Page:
Skip Navigation LinksHome > January 2014 - Volume 9 - Issue 1 > Lung Adenocarcinoma with Ipsilateral Pleural and Breast Meta...
Text sizing:
Journal of Thoracic Oncology:
doi: 10.1097/01.JTO.0000438376.45132.9c
Letters to the Editor

Lung Adenocarcinoma with Ipsilateral Pleural and Breast Metastases

Liam, Chong-Kin MBBS, MRCP; Pang, Yong-Kek MD, MRCP; Kow, Ken-Siong MBBCh, MRCP

Free Access
Article Outline
Collapse Box

Author Information

Department of Medicine, Faculty of Medicine, University of Malaya, Kuala Lumpur, Malaysia

Disclosure: The authors declare no conflicts of interest.

Address for correspondence: Chong-Kin Liam, MBBS, MRCP, Department of Medicine, Faculty of Medicine, University of Malaya, 50603 Kuala Lumpur, Malaysia. E-mail:

Back to Top | Article Outline

To the Editor:

We congratulate Huang et al.1 for their elegant description on how lung adenocarcinoma cells may metastasize to the ipsilateral parietal pleura, invade the chest wall lymphatic vessels which drain to the ipsilateral axillary lymph nodes, retrogradely spread to the intramammary lymphatics, and finally establish ipsilateral breast metastasis. It is plausible that the presence of the clinical triad of ipsilateral pleural effusion or thickness, enlarged ipsilateral axillary lymph nodes that are palpable or evident on computed tomography (CT), and ipsilateral breast metastasis provides support for this proposed mechanism for ipsilateral breast metastasis from lung cancer. In addition, the presence of intact fat planes between the chest wall and breast tissue on CT scan excludes direct tumor invasion of the breast from the ipsilateral parietal pleural metastasis as a less likely mechanism.1

We also like to add that the absence of enlarged mediastinal (N2 or N3 disease) and ipsilateral supraclavicular (N3 disease) lymph nodes on CT scan and the latter also on palpation is needed to discount the other possible mechanism of lymphatic spread to ipsilateral axillary lymph nodes from mediastinal lymph nodes, through intercostal lymphatics2 or retrogradely through supraclavicular nodes.3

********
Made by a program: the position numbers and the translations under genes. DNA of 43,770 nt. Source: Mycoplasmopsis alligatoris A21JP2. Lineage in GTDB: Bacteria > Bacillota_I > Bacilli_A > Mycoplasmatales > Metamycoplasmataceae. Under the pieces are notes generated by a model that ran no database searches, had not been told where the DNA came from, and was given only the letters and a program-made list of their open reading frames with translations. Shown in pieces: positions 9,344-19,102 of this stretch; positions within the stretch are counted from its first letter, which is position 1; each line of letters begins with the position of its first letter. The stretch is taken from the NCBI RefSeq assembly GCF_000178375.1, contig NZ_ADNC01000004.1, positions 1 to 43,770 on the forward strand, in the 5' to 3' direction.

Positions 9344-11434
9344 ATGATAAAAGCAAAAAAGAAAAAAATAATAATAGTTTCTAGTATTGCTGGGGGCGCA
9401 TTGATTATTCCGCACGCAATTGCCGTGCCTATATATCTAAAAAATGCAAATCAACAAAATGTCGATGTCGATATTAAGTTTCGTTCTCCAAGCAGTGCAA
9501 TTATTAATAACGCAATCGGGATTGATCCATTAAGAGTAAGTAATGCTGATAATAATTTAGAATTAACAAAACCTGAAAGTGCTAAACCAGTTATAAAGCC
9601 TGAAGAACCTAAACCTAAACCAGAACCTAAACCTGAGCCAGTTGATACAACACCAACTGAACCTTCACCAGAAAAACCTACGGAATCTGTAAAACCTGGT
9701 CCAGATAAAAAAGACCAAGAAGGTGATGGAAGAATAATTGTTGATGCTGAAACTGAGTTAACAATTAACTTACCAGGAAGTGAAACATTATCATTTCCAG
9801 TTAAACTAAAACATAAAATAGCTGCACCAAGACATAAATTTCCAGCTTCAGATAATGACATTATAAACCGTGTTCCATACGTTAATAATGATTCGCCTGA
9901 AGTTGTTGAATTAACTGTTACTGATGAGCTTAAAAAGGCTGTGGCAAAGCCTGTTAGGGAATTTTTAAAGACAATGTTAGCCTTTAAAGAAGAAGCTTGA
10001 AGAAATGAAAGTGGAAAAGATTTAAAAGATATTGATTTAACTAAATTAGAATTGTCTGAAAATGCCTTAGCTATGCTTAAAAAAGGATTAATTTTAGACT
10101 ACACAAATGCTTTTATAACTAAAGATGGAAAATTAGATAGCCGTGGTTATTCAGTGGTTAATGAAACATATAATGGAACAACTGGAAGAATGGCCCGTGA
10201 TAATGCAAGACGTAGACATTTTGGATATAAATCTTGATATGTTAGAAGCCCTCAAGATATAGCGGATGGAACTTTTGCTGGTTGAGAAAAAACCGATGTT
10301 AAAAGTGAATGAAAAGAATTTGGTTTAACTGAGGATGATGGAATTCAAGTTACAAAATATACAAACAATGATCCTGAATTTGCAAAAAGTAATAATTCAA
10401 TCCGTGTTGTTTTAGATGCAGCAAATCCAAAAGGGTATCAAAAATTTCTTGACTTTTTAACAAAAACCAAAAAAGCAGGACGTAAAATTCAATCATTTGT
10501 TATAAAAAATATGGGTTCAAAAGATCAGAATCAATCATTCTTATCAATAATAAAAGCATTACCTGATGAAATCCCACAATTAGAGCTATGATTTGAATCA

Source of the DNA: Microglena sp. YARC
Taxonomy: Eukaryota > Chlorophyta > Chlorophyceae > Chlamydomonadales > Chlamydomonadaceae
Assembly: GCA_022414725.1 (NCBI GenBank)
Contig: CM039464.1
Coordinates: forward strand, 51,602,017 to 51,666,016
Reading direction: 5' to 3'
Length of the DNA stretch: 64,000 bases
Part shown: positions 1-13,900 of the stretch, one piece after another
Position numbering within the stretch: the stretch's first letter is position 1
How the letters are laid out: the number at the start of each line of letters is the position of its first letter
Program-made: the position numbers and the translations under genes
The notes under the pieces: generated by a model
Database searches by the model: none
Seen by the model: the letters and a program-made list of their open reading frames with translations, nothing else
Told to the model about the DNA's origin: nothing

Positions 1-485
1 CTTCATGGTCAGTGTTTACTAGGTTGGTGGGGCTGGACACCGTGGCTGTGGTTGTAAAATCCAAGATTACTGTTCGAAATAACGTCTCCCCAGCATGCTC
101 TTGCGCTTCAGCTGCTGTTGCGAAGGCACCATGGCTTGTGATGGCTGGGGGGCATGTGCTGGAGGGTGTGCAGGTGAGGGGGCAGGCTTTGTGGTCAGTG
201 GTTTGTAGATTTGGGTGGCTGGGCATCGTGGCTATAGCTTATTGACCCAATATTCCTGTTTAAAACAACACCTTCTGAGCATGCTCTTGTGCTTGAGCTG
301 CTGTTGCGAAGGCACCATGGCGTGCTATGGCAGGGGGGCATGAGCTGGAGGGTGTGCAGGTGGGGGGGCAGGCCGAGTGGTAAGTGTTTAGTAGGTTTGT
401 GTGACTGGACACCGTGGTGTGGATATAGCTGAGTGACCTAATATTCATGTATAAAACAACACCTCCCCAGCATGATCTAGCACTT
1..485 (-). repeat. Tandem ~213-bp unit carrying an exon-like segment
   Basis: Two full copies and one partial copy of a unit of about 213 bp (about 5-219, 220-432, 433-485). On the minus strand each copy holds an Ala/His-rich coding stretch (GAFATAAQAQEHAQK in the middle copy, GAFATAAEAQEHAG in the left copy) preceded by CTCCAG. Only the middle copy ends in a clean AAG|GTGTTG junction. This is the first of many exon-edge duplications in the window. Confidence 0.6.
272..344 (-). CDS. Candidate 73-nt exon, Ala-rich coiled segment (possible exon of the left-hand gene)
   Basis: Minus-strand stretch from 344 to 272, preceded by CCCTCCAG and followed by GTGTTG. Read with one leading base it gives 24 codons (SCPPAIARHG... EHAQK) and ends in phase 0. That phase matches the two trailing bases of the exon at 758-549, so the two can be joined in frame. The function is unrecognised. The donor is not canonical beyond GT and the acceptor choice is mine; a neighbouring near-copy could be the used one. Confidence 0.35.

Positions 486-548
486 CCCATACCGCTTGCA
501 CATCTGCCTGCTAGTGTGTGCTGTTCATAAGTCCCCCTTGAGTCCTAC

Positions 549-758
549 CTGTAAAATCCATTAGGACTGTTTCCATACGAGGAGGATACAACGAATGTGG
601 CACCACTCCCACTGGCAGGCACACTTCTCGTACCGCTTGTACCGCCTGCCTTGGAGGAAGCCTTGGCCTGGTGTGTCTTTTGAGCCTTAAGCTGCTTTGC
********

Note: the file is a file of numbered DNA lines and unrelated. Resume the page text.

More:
Whatever the mechanism of spread to the axillary lymph nodes, breast metastasis is an infrequent manifestation of advanced disseminated lung cancer and is associated with an extremely poor prognosis and a short survival.4,5

As Huang et al.1 has stated, differentiating primary from metastatic breast carcinoma is of great clinical importance because of the different clinical implication and management options. Metastatic breast lesions, which are very rare compared with primary breast carcinoma, tend to be found in the subcutaneous fat, whereas primary breast cancers develop in the glandular tissue. As opposed to primary breast cancers, metastatic tumors to the breast are characteristically superficially located, poorly defined, irregular nodules or masses without calcification on mammography and ultrasound examination.5

Chong-Kin Liam MBBS, MRCP

Yong-Kek Pang MD, MRCP

Ken-Siong Kow MBBCh, MRCPDepartment of Medicine

Faculty of Medicine

University of Malaya

Kuala Lumpur, Malaysia

Back to Top | Article Outline


1. Huang HC, Hang JF, Wu MH, et al. Lung adenocarcinoma with ipsilateral breast metastasis: a simple coincidence? J Thorac Oncol. 2013;8:974–979

2. Satoh H, Ishikawa H, Kagohashi K, et al. Axillary lymph node metastasis in lung cancer. Med Oncol. 2009;26:147–150

3. Marcantonio DR, Libshitz HI. Axillary lymph node metastases of bronchogenic carcinoma. Cancer. 1995;76:803–806

4. Williams SA, Ehlers RA 2nd, Hunt KK, et al. Metastases to the breast from nonbreast solid neoplasms: presentation and determinants of survival. Cancer. 2007;110:731–737

5. Lee SK, Kim WW, Kim SH, et al. Characteristics of metastasis in the breast from extramammary malignancies. J Surg Oncol. 2010;101:137–140

Copyright © 2014 by the European Lung Cancer Conference and the International Association for the Study of Lung Cancer.


Article Tools


Other Ways to Connect



Visit on your smartphone. Scan this code (QR reader app required) with your phone and be taken directly to the site.

 For additional oncology content, visit LWW Oncology Journals on Facebook.